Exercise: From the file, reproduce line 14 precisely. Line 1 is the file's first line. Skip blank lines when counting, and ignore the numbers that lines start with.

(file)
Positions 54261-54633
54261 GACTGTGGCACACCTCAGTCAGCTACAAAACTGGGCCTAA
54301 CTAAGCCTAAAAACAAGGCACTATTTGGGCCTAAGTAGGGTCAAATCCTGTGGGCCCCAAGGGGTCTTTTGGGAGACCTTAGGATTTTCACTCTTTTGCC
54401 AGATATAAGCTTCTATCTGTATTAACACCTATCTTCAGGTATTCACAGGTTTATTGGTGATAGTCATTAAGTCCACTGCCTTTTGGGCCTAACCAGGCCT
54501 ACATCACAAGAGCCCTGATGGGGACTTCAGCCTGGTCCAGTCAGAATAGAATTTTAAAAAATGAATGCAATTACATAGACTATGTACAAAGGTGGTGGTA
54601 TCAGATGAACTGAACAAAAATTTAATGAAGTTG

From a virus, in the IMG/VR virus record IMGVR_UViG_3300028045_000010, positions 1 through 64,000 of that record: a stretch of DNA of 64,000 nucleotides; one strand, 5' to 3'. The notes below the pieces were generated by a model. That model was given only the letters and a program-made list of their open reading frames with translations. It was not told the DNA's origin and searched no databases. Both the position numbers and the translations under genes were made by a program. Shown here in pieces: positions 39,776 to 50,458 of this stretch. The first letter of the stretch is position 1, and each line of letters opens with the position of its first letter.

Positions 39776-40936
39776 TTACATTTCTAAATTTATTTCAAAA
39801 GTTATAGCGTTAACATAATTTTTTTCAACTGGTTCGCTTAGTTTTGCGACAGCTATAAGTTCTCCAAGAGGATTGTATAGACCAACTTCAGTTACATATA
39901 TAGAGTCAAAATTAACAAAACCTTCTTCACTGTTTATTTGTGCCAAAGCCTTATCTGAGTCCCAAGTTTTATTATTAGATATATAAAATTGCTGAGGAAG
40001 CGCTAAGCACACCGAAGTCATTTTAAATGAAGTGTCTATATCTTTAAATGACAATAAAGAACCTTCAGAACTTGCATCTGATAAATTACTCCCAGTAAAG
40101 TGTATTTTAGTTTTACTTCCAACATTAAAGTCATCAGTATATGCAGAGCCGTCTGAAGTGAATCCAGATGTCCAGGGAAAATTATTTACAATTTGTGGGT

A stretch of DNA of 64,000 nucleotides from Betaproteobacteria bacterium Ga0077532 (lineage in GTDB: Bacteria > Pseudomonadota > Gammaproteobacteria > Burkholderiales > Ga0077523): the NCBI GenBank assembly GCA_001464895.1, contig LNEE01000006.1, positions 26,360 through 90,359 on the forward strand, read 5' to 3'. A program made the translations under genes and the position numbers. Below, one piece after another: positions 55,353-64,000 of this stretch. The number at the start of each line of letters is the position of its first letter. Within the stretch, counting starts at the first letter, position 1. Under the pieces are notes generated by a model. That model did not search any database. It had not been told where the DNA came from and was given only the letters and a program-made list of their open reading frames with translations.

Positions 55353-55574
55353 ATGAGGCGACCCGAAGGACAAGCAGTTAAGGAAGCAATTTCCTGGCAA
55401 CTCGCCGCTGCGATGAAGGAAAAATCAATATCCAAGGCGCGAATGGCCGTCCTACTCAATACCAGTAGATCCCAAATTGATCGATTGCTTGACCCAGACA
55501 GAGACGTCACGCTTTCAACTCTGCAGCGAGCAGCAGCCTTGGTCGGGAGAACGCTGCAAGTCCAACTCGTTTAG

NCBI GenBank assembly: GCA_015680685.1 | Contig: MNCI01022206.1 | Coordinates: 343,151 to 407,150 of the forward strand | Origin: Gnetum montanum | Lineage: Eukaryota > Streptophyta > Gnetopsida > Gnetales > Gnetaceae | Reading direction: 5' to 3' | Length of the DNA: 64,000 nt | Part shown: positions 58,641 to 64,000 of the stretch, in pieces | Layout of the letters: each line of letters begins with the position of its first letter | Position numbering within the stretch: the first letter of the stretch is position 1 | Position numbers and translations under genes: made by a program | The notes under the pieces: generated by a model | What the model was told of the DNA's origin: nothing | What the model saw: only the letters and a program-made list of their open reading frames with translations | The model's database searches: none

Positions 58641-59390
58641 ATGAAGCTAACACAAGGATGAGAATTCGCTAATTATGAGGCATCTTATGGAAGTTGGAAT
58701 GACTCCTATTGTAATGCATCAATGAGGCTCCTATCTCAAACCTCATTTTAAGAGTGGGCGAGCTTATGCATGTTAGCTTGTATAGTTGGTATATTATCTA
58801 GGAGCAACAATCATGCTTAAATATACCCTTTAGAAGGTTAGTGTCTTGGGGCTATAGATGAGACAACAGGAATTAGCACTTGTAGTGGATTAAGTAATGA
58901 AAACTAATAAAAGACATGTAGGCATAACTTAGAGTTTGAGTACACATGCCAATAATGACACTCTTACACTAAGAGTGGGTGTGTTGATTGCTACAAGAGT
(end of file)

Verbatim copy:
A stretch of DNA of 64,000 nucleotides from Betaproteobacteria bacterium Ga0077532 (lineage in GTDB: Bacteria > Pseudomonadota > Gammaproteobacteria > Burkholderiales > Ga0077523): the NCBI GenBank assembly GCA_001464895.1, contig LNEE01000006.1, positions 26,360 through 90,359 on the forward strand, read 5' to 3'. A program made the translations under genes and the position numbers. Below, one piece after another: positions 55,353-64,000 of this stretch. The number at the start of each line of letters is the position of its first letter. Within the stretch, counting starts at the first letter, position 1. Under the pieces are notes generated by a model. That model did not search any database. It had not been told where the DNA came from and was given only the letters and a program-made list of their open reading frames with translations.